Wednesday, September 29, 2021

OT Report starts with half-truths

The Oranga Tamariki Ministerial Advisory Board report released today paints a picture of pre-colonisation nirvana. There s a heavy emphasis on Maori because Maori children dominate among OT's caseload, and the Board members are all Maori.

It begins with a section called, TE AU O TE KANOHI MĀORI, which translates as 'The Maori Eye'.

It states  "...the reality for tamariki Māori " was they "were nurtured and treasured as the centre, the pito, the magnetic pole of Māori society in pre-colonial times."

"We recognise that of course Māori are not unique in treasuring their tamariki as the strength and centre of their culture and their economy, and of the wealth and health of all their futures. This is a common scenario across humanity and particularly in pre-industrialised economies where the health of the collective was what mattered. It is our view that the processes of colonisation, bringing urbanisation and commodification of people as units of production has broken that down. Inevitably transported to Aotearoa New Zealand with settlers from industrialising Europe, a view of organising family as individual units with tamariki as a subset - and in some Victorian eyes to be seen and not heard - has been imposed."

People were also "units of production" pre-industrialisation. They did back-breaking work in fields and their survival depended on the climate's co-operation. A pining for our agrarian past isn't prevalent among the general population.

Individual family units were not imposed on Maori. For decades Maori remained predominantly rurally-based and lived on and around maraes. But as they moved to the towns and cities for better paying jobs (turning their backs on working as agricultural units of production) they began to arrange themselves similarly to Europeans, just as they had adopted European dress and housing.

The report goes on to complain about the misrepresentation of warrior culture which apparently actually existed for the protection of children.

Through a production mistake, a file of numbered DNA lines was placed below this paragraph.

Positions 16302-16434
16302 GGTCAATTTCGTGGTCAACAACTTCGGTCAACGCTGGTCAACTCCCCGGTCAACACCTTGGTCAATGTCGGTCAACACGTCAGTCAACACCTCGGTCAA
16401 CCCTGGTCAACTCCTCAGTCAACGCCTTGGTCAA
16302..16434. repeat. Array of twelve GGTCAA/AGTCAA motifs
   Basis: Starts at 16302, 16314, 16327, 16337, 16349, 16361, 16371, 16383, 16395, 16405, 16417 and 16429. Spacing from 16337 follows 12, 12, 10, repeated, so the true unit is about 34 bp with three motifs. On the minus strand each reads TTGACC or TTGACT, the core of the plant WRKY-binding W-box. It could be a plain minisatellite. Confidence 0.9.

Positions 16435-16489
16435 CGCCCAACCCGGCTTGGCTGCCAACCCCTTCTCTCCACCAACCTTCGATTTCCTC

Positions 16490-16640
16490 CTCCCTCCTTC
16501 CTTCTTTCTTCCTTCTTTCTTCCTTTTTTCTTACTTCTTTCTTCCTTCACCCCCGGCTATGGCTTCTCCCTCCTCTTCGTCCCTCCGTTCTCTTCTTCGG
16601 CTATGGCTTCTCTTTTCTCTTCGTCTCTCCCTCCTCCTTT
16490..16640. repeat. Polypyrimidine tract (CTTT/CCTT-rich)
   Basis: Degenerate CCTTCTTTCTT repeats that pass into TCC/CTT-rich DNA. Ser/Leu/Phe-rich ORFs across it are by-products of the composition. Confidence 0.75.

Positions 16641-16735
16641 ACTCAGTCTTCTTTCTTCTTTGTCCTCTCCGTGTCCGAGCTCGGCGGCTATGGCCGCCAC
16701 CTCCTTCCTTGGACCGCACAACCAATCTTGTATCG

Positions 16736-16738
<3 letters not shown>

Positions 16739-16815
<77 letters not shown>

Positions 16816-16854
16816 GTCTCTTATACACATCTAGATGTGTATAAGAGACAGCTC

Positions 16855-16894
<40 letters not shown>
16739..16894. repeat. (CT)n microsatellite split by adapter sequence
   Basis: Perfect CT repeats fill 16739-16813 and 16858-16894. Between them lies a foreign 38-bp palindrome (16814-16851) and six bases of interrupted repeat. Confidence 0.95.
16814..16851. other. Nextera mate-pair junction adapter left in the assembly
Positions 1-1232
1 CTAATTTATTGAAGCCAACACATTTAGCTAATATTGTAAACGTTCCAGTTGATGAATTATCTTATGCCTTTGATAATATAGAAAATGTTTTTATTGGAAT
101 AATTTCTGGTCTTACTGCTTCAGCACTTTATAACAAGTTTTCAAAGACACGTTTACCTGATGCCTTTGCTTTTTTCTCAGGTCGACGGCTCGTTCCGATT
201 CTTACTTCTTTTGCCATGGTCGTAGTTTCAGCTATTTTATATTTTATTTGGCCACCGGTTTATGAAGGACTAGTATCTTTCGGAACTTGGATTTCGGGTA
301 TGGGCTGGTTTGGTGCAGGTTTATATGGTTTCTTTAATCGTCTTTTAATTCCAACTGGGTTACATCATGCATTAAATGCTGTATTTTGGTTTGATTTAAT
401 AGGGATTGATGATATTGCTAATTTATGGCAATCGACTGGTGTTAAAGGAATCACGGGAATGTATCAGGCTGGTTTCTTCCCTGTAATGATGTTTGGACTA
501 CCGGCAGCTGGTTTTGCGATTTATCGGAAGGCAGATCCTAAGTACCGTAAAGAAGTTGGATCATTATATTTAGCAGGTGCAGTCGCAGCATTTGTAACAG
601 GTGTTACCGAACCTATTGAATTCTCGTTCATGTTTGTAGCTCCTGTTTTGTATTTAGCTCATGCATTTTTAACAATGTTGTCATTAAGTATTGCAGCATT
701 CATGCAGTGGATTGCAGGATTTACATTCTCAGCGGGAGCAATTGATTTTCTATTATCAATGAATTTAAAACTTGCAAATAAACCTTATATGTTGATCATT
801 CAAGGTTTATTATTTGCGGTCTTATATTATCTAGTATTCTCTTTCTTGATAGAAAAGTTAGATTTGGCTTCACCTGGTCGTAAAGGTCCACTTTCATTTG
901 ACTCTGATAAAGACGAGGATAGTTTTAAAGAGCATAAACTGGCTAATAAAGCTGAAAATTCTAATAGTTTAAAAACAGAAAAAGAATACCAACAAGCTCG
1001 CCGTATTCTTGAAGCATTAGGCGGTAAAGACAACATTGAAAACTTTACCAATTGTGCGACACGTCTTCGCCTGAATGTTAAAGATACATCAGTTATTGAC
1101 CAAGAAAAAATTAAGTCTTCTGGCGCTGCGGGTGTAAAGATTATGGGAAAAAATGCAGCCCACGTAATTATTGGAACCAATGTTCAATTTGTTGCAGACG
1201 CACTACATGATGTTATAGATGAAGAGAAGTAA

"An example has been the portrayal of this role as the warmongering, aggressive leader of the community. While the depiction may have become self-fulfilling for some, the primary role of a warrior was to provide for the community and to keep it safe from harm."

Safe from what harm? Other warriors seeking to violently plunder and pillage for starters.

So here we have yet another report which starts from fallacy. Let's be generous. Half-truths.

How Maori lived before colonisation was much better. Children were safer being raised by the collective. Therefore a return to that way of organising Maori society is the solution.

"While the context of the 21st century is different from that of pre-colonisation, views shared with us from hapū, iwi and Māori organisations indicate that these responsibilities and structures must be rebuilt so that the whānau can once again be self-determining."

The Minister Kelvin Davis has accepted every recommendation summarised as:

-Decision making and resources to be shifted to communities, with children and whānau at the centre of the system

-A new operating model, with better support and training for social workers

-Without notice orders (uplifts) to be only used after proper engagement with whānau

I find it ironic that one Maori Minister wants to centralise control for the benefit of Maori (Three Waters) while another seeks to decentralise control for the benefit of Maori (Oranga Tamariki).